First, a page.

AMF warns against debt
The Arab Monetary Fund (AMF) has warned against the rising external debt in the majority of Arab countries after external debt rose to its highest level to $156.5 billion (Dh572.5bn) in 2008, an increase of $3.5bn compared to 2007.
The AMF organised a two-week workshop in Abu Dhabi under the title "Points of Weakness of External Balances" with the participation of experts from the International Monetary Fund (IMF) and 36 economists from 20 Arab countries.
The workshop aims to define the weaknesses in the external debt of Arab countries, foreign reserves management and management of foreign aid inflows.
It discussed important issues such as the IMF's role in the international financial crisis, reforms in the financial sectors of Arab economies, management and analysis of external debts and analysis of international currencies, capital account crises and payment balances in Arab countries.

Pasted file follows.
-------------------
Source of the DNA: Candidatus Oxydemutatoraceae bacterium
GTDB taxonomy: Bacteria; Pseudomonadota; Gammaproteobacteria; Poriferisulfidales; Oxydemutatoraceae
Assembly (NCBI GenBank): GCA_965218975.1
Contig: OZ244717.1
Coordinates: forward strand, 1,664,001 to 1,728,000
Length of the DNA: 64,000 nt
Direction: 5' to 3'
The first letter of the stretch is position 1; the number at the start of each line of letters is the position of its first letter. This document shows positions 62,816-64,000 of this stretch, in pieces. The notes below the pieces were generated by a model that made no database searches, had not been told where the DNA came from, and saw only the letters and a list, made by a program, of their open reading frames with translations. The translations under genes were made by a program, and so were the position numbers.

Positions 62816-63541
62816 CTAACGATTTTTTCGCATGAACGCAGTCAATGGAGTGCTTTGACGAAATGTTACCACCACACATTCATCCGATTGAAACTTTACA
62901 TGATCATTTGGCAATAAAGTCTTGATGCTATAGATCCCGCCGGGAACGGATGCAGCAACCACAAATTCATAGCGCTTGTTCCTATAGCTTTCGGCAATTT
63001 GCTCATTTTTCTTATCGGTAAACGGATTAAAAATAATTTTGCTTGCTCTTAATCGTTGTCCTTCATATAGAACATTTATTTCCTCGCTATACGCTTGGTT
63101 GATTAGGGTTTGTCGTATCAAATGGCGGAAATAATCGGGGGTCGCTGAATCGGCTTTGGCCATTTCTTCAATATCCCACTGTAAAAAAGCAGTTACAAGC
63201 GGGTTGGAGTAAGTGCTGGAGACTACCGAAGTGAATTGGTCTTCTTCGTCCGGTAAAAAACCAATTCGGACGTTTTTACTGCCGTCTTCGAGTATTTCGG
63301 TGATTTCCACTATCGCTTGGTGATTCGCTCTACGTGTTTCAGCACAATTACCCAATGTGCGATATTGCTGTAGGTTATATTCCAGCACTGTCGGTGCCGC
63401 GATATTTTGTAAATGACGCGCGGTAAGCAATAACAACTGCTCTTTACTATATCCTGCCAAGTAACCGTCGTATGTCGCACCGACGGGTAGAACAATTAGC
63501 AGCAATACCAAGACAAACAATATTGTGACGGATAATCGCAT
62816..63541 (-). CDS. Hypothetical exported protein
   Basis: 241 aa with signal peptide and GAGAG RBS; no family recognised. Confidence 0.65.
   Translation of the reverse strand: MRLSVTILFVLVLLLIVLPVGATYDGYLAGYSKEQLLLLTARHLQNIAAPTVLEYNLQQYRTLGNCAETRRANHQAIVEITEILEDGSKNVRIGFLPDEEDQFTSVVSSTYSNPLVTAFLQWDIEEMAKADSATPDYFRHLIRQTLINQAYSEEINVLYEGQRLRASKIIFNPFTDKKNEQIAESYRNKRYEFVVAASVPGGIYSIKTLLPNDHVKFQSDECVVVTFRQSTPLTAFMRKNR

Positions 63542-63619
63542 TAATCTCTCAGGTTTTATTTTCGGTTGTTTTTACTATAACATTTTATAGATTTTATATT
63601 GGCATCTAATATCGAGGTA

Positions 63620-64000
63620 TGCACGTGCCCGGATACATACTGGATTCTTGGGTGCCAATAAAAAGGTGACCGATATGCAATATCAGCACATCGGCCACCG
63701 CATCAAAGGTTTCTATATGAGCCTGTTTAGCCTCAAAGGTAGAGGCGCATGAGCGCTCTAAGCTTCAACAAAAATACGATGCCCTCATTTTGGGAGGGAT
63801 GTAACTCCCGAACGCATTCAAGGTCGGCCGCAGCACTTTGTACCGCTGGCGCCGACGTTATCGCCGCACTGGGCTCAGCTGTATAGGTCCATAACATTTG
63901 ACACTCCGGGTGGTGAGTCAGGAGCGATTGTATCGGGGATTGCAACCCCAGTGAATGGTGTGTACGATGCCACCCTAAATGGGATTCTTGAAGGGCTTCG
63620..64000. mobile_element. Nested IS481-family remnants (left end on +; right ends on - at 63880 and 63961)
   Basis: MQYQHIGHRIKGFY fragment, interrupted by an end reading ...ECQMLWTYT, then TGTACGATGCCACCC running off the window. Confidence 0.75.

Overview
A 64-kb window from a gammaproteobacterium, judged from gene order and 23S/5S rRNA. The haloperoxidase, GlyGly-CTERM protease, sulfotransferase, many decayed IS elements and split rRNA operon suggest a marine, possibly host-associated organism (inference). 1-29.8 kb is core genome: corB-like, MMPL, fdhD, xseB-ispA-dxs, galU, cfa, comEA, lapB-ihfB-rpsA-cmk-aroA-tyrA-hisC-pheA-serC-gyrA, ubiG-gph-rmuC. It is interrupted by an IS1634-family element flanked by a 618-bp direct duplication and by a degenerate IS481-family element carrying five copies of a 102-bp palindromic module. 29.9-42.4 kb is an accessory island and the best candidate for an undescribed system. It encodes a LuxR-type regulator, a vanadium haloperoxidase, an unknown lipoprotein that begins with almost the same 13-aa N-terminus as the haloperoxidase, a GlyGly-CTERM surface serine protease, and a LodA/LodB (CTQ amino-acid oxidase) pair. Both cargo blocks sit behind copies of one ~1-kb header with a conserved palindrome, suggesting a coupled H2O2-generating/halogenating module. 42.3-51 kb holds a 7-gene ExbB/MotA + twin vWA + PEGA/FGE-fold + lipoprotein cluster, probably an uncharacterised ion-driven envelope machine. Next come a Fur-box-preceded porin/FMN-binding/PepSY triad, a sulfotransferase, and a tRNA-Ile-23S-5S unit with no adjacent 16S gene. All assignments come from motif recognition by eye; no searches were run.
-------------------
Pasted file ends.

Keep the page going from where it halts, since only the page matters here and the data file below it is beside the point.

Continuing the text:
Participants in the workshop blamed the rise in Arab external debt to the change in the exchange rates of the main currencies against the dollar and rising price of oil and foodstuff, especially in 2008. The IMF said there are 13 borrower countries in the Arab World: Jordan, Tunisia, Algeria, Djibouti, Sudan, Syria, Somalia, Oman, Lebanon, Egypt, Morocco, Mauritania and Yemen. Egypt came first among Arab nations in terms of external debts, with the figure reaching $32.8bn.
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